1337 or leet spelled out with Nixie tubes.
Mark D. Adams/Shutterstock

The internet’s full of weird words like “1337” and “hax0r.” These are forms of leetspeak, a stylistic way of typing that’s been around since the 80s. But why was leetspeak invented, and how do you use it?

English Words Spelled with Numbers and Symbols

Leetspeak is an internet phenomenon that predates the World Wide Web. It’s a style of typing that replaces English letters with similar-looking numbers or symbols, and its closely tied to early hacking and gaming culture.

You’ve probably run into some of the more common examples of leetspeak, like 1337 (leet), n00b (noob or newbie), and hax0r (hacker). But these are just the most basic forms of leetspeak. Advanced leetspeak often omits any English characters, and it can look a bit like this: |D|_3453 |-|3|_|D /\\/\\3.

Leetspeak is nearly forty years old, and it isn’t relevant to modern internet conversation or culture. Using leetspeak today is like saying “dude” in a hippie’s voice, and most people stick with basic, legible leetspeak to avoid confusing people (or looking like a dork).

Where Did Leetspeak Come From?

During the early 80s (before the launch of the World Wide Web), computer users connected via bulletin board systems (BBS). These BBSes were similar to modern websites, and computer hobbyists usually operated them in their own homes.

BBSes usually centered around a topic or hobby chosen by the system operator. So it’s only natural that some BBSes focused on illegal activities, like file sharing and early forms of hacking. They were sometimes called elite boards (or leet boards), and they spawned an “elite” computer subculture.

A desk full of floppy disks, old computer hardware, and crumpled up paper.

This is where leetspeak comes in. Elite BBS users invented leetspeak as a sort of cipher. On public boards and chats, leetspeak was used to talk about nefarious topics that went against the rules. It was also used to get around the automatic censorship programs that ran on most public BBSes (a BBS might censor any mention of “porn,” but it won’t notice “pr0n”).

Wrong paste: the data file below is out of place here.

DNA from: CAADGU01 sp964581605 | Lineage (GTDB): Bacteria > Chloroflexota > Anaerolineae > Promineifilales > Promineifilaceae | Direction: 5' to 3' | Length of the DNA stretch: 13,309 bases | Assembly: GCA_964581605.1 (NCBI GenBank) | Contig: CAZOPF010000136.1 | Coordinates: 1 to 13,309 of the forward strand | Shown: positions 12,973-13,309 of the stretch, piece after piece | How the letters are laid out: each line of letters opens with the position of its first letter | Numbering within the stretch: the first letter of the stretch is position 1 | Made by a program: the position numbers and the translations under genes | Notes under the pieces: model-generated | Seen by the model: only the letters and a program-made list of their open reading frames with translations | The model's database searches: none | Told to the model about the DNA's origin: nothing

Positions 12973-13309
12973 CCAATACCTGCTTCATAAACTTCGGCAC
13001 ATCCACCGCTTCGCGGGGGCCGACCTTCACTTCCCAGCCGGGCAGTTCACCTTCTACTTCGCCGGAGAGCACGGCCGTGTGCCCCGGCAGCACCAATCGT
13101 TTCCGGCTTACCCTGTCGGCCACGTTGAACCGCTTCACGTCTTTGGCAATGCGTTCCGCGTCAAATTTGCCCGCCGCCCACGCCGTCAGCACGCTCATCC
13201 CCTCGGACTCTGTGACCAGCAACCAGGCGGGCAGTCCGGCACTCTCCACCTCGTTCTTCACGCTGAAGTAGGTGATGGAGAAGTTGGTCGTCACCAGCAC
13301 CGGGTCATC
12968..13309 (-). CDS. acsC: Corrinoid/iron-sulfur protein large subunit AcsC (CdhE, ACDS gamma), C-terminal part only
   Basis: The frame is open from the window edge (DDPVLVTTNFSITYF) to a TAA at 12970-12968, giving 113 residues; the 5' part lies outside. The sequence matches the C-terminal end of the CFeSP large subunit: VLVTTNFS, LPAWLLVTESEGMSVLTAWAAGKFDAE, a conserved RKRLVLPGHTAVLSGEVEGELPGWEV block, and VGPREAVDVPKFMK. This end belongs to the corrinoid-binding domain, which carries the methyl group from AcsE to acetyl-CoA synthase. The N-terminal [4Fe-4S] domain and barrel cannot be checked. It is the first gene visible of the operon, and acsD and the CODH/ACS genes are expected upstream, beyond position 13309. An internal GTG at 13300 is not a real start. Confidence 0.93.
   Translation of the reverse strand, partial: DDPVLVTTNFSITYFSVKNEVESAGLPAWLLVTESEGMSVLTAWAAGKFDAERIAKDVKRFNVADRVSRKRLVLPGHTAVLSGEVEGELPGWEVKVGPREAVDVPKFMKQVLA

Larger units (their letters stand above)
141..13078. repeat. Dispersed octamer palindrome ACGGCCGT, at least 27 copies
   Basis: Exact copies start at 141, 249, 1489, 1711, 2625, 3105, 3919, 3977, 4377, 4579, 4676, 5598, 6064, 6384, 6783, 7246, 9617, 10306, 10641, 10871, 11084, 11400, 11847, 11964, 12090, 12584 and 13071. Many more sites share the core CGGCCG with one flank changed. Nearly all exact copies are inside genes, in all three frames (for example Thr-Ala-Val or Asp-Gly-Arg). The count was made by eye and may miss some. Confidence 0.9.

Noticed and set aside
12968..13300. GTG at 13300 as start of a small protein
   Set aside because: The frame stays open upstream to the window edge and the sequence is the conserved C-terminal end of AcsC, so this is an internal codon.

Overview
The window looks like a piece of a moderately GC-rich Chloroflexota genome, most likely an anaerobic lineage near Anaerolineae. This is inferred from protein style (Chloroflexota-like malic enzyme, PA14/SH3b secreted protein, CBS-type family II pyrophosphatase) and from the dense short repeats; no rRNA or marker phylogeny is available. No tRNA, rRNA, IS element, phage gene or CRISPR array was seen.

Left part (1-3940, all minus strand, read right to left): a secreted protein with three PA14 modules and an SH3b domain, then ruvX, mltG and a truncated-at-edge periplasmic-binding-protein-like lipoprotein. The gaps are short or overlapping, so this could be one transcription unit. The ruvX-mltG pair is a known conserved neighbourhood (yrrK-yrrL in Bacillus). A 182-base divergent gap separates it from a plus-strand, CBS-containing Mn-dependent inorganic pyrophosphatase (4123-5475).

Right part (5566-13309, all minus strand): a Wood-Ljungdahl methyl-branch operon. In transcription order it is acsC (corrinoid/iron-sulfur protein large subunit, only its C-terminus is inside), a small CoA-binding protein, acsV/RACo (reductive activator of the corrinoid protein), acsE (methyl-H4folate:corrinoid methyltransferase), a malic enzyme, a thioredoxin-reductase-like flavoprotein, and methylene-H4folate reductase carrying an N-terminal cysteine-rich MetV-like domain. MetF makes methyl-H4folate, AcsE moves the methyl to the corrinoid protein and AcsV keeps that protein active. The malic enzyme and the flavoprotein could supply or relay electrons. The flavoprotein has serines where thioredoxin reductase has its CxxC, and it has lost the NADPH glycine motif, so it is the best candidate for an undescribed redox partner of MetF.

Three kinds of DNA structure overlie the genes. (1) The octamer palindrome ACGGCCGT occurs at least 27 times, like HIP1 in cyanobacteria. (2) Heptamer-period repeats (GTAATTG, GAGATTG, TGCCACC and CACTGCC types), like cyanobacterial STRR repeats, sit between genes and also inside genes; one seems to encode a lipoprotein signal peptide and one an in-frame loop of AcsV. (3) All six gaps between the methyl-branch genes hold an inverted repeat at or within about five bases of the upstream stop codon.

Leetspeak was also used to identify other elite computer nerds, and it was used in the registration process for some elite groups (to weed out anyone who wasn’t a hax0r). The use of leetspeak as a cipher continued into the 90s, where it was used as a calling card by the Cult of the Dead Cow.

This isn’t to say that leetspeak should be taken seriously, but it did serve a purpose for a while. That purpose (a cipher) started to erode in the 90s, and leetspeak devolved into a weird joke. Some people used it to mock children online while other people used it to mock nerdy internet subcultures. Today, leetspeak is basically the internet equivalent of talking in a surfer’s voice.

How to Use Leetspeak (Gosh, You Really Want To?)

A man stares at his computer and tries to decipher some leet speak.

Gosh, you really want to use leetspeak? Alright, different strokes.

Leetspeak is the act of replacing alphabetic characters with similar-looking numbers and symbols (leet looks similar to 1337 or l33t, etc.). In the past, it was meant to be nearly illegible, and it often included loads of obnoxious symbols (|_!|<3 7|-|!5) that are a pain to read or type. But now it’s used as a joke, so you should try to make your leetspeak as legible as possible.

Legible leetspeak is often just a mix of letters and numbers (no weird symbols). When you want to use leetspeak, simply replace some of the letters in your words with numbers (like 3 in place of E). You can even throw in some classic leet words, like hax0r, pr0n, or z0mg.

If you want to take things a step further (or spend less time writing out basic l33t sp34k), then just use the Universal Leet Converter tool. It’s like Google Translate for leetspeak, and it’s less of a mental burden than typing things out manually.

Profile Photo for Andrew Heinzman Andrew Heinzman
Andrew Heinzman writes for How-To Geek and Review Geek. Like a jack-of-all-trades, he handles the writing and image editing for a mess of tech news articles, daily deals, product reviews, and complicated explainers.
Read Full Bio »